Microsoft Hires Eons CTO to Start Lab Next Door to MIT
Microsoft has hired Eons chief technology officer and local software legend Reed Sturtevant to head a new development lab and innovation group that is expected to set up shop next door to the MIT campus.
“That’s true,” said Sturtevant when I asked him about the lab in a telephone conversation this evening. “It’s starting Monday with me.” Sturtevant says he was personally recruited by Microsoft chief software architect Ray Ozzie and Ozzie’s brother Jack, who also works at Microsoft. He’s known both since their days at Lotus together in the 1980s.
I’d been hearing rumors about Sturtevant’s planned move for a few days now, in bits and pieces. Sturtevant, who helped launch Lotus’s first Internet products and served as the Boston face of famed dot-com incubator Idealab (in addition to launching several of his own entrepreneurial endeavors), says that even he doesn’t know many of the specifics of the Microsoft gig yet. “It’s a new development group, and we’re really going to work out the details as we get started,” he says. “At this point it’s wide open. So all I’ll say is the intention is to try new ways to innovate and bring some fun products to market.”
The lab is eventually expected to take root at One Memorial Drive in Cambridge, a 17-story luxury office tower overlooking the Charles River. Microsoft has recently leased about half of the building. Employees in the company’s SoftGrid unit (the new name for Softricity, a Boston company acquired last year) plan to move into about a quarter of that space this week.
Sturtevant says it will be a while before his group sets up shop there, though. “At least in the beginning my plan is to be a little bit mobile,” he says. “I’ll probably spend a bunch of time out in Redmond.” That way, Sturtevant says, he can consult directly with Microsoft colleagues, most notably Ray and Jack Ozzie. “Ray has been my main contact out there, but I will be reporting to Jack,” Sturtevant says.
Sturtevant’s move to Microsoft will likely be seen as a further blow to Boston-based Eons, an Internet site for people over 50, which recently laid off a third of its staff. It also could signal the opening of yet another front in the Microsoft-Google wars. Earlier this year, Google launched its own research and development lab in Cambridge, just a few blocks away from the new Microsoft space in Kendall Square. A team there led by another local software legend, Rich Miner, may be working on the long-rumored Google mobile phone, according to a report several weeks ago in the Boston Globe.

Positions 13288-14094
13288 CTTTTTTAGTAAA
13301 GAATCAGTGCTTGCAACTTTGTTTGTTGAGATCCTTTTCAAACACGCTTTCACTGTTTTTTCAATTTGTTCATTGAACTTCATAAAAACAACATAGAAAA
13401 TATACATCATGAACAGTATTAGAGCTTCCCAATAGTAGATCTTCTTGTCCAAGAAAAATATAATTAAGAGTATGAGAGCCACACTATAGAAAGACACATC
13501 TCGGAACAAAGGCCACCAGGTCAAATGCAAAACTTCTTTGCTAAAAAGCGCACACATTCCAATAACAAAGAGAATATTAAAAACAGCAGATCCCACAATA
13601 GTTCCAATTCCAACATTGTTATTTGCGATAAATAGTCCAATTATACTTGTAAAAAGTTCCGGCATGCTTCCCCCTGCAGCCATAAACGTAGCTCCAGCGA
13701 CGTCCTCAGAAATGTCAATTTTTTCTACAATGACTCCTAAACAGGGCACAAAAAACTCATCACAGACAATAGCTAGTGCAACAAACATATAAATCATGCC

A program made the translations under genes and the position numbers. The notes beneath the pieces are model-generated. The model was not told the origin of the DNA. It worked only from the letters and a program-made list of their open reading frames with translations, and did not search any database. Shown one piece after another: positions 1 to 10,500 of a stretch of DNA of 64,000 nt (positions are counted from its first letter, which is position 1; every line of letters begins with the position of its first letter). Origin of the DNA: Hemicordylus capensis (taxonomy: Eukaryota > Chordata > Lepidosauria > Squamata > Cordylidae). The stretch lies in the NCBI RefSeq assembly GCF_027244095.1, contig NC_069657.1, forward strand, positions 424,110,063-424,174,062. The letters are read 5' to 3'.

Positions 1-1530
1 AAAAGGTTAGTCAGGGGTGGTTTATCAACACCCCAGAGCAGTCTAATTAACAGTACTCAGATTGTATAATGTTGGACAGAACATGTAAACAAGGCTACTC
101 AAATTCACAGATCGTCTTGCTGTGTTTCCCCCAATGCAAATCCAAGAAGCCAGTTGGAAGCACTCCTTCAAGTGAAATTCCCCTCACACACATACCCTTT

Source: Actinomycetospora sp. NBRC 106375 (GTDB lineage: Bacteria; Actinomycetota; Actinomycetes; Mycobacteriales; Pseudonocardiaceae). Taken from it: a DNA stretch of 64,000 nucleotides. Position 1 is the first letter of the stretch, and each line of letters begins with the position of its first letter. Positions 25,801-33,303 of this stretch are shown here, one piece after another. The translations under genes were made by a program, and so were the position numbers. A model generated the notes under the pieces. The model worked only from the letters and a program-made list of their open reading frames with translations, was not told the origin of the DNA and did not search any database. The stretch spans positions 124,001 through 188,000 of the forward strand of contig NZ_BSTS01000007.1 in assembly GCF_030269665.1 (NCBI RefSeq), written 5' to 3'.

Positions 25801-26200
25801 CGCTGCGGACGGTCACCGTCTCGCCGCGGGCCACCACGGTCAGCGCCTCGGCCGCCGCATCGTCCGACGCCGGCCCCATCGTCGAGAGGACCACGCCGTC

The hiring of Sturtevant seems to be one piece of an ambitious plan for Microsoft’s Boston-area R&D expansion spearheaded by Ray Ozzie, who joined Microsoft in 2005, when the software titan bought his Beverly, MA-based company Groove Networks. The pace of our [R&D] growth has really picked up in the last couple of years,” Ted MacLean, Microsoft’s general manager for New England, told me in an interview last week. “It was underway before Ray got here…now we’ve got a chief Boston cheerleader in Seattle.”
Beyond Ozzie’s knowledge of the area and his belief in its potential, MacLean says there are several other reasons for the Boston R&D expansion. For starters, largely through acquisitions, Microsoft’s workforce in the area has gone from just shy of 200 employees two years ago to close to 600 today. In addition to Groove and Softricity, the company bought Desktop Standard of New Hampshire last year. “In the past we’d pick up those resources and assets and ship them to Redmond,” he says. “We’ve made a change in strategy to keep them here and continue to develop their products here.” That requires boosting R&D.
MacLean says that by expanding the number of R&D jobs in the Boston area, Microsoft also stands a better chance of retaining and attracting employees here, largely because it can offer a wider range of career opportunities in the area. “As you think about Massachusetts as a center of innovation, it’s important that there are jobs there, well paying jobs,” he says.
One Memorial Drive in Cambridge is destined to be the hub of a lot of this expansion. Microsoft has leased enough space to house up to 320 people, more than half its current workforce. “The number one attribute of that location that we want to be able to take advantage of is proximity to schools—principally MIT, but others as well,” MacLean says.
To pull off its ambitious plans, Microsoft will need a handful of well-known and respected leaders to manage R&D efforts, help attract talent, and build ties to the academic community. In that regard, Sturtevant seems a perfect choice. According to his Eons bio, he has been responsible for all of that company’s technology platform. Before joining Eons, Sturtevant served as managing director and VP of technology for Idealab, a prolific startup incubator founded in 1996 by entrepreneur and Caltech grad Bill Gross that in the heart of the dot-com boom times was launching a company a month. While still at Idealab, he became the founding CTO of several Idealab spinoffs, including Refer.com, Compete, Picasa, and Paythrough, and was also founding CEO of Newbury Networks, Pathspace, and Newbury Payments.
Chief Correspondent Wade Roush has assembled a detailed review of Sturtevant’s employment history.